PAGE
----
We've finished recording season one of the show. "Heroes 4 Hire: An A-Team Rewatch Podcast" and it's in the editor's capable hands as we speak. I'll announce it here when it gets released. It's not high art, but it is a lot of fun to record. 


    I appreciate the revival of vinyl records allowing me to get albums I love by bands I grew up listening to. I fought this obvious Derek Dog Whistle for a while, but I'm happy I gave up my resistance. I like when things "FEEL SPECIAL." This probably explains my leanings towards hand tool woodworking. Putting a record on is a thoughtful, special experience that carries a reverence to it. It has made me assess which albums I've encountered that mean the most to me because they feel like more of an investment than buying a CD ever did and for certain more special than downloading an MP3 or worse - streaming the music. 

    Those things have their place and I'm thankful to those outlets too, but putting on a record is a meaningful, deliberate act that just adds to the enjoyment of the music. A moment of mindfulness and being in the moment connected to music that speaks to so much of me. How did I fight this for so long?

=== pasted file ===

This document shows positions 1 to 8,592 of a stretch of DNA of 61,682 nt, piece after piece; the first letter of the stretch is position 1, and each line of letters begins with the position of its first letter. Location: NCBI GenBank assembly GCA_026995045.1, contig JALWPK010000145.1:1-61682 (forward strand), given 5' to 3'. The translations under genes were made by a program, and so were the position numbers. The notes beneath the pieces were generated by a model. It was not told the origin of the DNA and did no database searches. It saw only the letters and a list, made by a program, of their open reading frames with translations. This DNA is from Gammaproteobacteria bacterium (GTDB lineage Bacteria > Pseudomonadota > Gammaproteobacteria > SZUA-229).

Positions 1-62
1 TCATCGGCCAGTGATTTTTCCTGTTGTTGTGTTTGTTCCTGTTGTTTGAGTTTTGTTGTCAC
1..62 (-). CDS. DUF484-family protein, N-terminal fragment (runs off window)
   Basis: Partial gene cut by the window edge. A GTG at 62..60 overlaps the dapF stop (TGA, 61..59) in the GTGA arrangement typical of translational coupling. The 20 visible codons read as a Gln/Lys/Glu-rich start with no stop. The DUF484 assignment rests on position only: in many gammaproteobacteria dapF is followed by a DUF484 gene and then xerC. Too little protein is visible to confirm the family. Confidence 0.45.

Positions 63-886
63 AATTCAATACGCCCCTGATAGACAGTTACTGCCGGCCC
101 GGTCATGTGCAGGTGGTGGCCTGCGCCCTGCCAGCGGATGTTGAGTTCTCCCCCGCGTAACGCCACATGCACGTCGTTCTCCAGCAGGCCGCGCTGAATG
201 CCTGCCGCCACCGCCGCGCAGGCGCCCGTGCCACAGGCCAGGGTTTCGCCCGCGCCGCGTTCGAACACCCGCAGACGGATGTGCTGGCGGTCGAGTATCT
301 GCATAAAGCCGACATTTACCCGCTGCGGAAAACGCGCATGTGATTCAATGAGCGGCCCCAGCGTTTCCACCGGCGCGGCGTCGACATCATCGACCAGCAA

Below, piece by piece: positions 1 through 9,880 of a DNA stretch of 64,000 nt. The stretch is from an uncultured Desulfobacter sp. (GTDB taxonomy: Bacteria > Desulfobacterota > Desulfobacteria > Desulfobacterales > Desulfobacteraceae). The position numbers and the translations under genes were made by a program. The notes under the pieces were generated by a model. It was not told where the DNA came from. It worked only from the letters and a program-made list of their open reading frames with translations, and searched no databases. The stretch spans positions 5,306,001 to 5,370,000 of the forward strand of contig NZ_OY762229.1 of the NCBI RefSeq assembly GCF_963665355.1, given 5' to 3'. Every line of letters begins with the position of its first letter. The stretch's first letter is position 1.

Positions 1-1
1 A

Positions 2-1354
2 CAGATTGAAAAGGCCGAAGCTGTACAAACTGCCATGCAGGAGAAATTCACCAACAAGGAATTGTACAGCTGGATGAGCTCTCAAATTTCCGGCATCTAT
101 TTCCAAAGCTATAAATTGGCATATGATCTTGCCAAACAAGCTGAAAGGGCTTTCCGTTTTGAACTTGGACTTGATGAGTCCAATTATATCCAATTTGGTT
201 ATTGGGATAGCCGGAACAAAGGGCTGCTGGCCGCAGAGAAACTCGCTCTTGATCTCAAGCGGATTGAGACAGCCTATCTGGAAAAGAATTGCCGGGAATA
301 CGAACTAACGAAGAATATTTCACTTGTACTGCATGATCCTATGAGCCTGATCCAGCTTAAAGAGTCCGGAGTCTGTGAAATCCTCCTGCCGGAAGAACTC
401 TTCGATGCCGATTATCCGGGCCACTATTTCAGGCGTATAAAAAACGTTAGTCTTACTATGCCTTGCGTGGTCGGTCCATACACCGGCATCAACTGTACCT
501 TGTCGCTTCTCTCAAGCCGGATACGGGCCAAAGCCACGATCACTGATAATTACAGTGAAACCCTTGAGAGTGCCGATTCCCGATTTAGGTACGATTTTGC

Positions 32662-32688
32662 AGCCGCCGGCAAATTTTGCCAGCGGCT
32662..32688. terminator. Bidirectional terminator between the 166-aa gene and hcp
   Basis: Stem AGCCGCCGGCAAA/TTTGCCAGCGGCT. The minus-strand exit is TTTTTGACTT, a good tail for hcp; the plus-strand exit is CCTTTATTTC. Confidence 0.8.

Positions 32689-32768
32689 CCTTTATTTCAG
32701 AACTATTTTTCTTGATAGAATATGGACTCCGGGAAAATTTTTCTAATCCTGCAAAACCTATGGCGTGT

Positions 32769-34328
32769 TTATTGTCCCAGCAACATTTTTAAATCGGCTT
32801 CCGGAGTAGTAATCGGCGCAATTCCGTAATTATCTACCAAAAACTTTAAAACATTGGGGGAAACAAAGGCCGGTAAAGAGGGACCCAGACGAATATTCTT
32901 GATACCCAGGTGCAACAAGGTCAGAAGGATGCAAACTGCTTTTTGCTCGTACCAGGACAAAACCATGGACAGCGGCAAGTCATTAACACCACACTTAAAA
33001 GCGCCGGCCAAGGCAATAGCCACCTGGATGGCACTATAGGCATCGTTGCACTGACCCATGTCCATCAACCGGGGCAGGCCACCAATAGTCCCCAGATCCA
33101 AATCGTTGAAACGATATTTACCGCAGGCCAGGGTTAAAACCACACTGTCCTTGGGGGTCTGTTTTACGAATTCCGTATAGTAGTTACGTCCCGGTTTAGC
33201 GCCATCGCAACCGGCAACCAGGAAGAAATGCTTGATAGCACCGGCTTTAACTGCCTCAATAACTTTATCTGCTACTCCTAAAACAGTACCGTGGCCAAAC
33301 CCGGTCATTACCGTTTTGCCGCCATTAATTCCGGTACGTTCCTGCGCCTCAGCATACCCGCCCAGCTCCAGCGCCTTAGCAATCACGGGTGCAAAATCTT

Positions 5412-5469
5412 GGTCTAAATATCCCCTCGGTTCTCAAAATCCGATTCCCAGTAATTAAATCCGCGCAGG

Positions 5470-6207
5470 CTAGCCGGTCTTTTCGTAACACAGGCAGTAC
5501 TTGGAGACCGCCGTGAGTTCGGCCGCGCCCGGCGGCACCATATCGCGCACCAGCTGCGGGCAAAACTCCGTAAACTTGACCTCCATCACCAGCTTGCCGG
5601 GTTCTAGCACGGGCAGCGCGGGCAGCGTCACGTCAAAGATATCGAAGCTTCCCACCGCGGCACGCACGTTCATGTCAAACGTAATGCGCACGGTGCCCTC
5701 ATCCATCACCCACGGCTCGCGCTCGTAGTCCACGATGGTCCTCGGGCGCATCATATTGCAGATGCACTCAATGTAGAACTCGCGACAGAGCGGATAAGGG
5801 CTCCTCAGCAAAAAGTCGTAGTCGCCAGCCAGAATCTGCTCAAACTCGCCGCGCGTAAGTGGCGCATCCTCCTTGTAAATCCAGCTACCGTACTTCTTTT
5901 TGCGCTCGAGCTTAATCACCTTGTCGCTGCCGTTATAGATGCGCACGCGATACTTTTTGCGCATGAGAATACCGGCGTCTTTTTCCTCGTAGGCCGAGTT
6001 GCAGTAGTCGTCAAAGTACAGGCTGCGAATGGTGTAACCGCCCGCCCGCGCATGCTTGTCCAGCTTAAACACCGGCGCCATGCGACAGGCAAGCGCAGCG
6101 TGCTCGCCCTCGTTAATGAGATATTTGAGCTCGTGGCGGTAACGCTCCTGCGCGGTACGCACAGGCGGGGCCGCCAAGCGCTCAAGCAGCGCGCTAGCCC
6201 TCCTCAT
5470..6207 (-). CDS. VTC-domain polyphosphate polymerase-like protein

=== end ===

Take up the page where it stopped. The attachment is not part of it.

I appreciate the Harry Dresden Novels by Jim Butcher. I know they're not a new thing, there are 17 books in the series so far and a bunch more tie-ins. I had heard about them but only started this year and slowly, I'm solidly in the middle of book 3. Elevator pitch: it asks what if a Noir Private Eye were a Wizard investigating the Paranormal based in modern day Chicago. Though there are 17 book and more to come, each book is a complete thought, a complete story, and that concept is beautiful. It makes the series seem easier to tackle because each book is a satisfying nugget all it's own. 

    I've enjoyed the story and the characters a lot, I've also enjoyed dissecting them for the craft involved and learning so much there too.